Pavan (Pictured below) has already tasted success at a Challenge Tour Grand Final having topped the field in the same event two years ago.
“To finish the Rankings as Number One would be great,” said the Italian. “It’s something I can control if I play well and hopefully I can do that. Then that will take care of it but if somebody goes on and plays better than me, I can’t do anything about it. If I know that I put everything into it then I’ll be satisfied.
“If someone told me I would be No. 1 going into the Grand Final at the start of the season I don’t know if I would have believed them.
“Towards the end of last year I was struggling with my confidence. It was very disappointing but I learned from it and got back, worked hard in the winter and got hungry again to get good results and get consistent again.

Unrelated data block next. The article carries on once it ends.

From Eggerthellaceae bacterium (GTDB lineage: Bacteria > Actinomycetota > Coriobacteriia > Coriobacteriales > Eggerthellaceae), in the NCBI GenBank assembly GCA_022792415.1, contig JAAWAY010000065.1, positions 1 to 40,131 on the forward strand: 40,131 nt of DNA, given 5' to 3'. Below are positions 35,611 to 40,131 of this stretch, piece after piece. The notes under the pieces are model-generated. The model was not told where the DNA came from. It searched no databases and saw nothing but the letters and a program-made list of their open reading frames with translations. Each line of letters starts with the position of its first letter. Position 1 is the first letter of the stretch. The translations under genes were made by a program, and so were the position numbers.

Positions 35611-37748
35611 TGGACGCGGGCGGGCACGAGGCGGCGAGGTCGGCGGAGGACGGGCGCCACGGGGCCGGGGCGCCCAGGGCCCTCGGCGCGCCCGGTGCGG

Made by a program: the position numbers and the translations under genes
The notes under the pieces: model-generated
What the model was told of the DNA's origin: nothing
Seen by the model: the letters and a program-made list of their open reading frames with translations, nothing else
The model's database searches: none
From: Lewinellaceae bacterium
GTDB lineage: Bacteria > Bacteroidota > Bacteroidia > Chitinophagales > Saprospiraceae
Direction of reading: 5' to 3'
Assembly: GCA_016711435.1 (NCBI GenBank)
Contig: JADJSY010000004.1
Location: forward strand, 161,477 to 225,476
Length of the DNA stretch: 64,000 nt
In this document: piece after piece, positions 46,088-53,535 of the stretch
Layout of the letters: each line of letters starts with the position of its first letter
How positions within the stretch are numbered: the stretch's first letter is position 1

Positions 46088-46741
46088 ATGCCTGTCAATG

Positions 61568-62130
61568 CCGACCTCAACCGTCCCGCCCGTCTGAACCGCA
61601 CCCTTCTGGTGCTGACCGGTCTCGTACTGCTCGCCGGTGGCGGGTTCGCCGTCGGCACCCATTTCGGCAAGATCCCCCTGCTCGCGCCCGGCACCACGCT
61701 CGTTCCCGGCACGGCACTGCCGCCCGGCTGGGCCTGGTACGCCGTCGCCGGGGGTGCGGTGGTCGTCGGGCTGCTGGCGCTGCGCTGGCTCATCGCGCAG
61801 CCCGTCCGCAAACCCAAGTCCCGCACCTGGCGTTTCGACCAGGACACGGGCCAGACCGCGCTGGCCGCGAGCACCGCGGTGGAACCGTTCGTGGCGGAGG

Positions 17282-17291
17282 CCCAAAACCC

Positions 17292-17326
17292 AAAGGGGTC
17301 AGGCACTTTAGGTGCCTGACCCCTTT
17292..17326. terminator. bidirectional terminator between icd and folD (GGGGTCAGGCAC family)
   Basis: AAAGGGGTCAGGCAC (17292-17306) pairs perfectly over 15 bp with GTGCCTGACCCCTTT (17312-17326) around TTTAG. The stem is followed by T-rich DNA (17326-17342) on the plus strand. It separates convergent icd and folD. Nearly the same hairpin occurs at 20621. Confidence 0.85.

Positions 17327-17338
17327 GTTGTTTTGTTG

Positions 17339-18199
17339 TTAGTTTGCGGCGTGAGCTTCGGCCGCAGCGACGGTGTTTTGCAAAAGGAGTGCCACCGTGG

“My win in the Grand Final in 2011 was certainly one of the greatest moments of my career, it was huge, but this year in general and the two wins I had were quite big.
“This year has felt better than two years ago. In the first season, you come out and there is less pressure, but when you gain your card and fall back it can get harder for you.
“I was proud I could make a good comeback, it’s not easy to get back up and I showed that I can do it. It gives me a lot of confidence, especially because I do get down on myself sometimes so I need to believe in myself a bit more.”
Holland’s Daan Huizing will also be well known to followers of the amateur game. He won the 2012 Lytham Trophy by 14 shots and then claimed an 11 shot victory in the subsequent St Andrews Links Trophy before turning professional at the end of last year.